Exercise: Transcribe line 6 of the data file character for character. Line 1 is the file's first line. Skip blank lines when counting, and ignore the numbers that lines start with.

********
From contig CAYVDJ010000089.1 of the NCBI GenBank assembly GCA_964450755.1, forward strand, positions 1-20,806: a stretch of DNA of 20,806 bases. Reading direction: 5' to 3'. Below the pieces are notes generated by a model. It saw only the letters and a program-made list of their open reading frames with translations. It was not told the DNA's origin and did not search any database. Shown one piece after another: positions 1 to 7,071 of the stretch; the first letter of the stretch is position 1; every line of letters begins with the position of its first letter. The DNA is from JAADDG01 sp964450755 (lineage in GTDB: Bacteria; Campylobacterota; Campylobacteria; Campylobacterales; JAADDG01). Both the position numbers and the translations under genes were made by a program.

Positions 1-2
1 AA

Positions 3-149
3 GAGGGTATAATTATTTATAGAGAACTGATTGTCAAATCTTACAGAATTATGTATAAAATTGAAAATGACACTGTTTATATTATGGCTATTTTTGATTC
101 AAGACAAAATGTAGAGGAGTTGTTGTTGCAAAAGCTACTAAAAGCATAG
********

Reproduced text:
101 AAGACAAAATGTAGAGGAGTTGTTGTTGCAAAAGCTACTAAAAGCATAG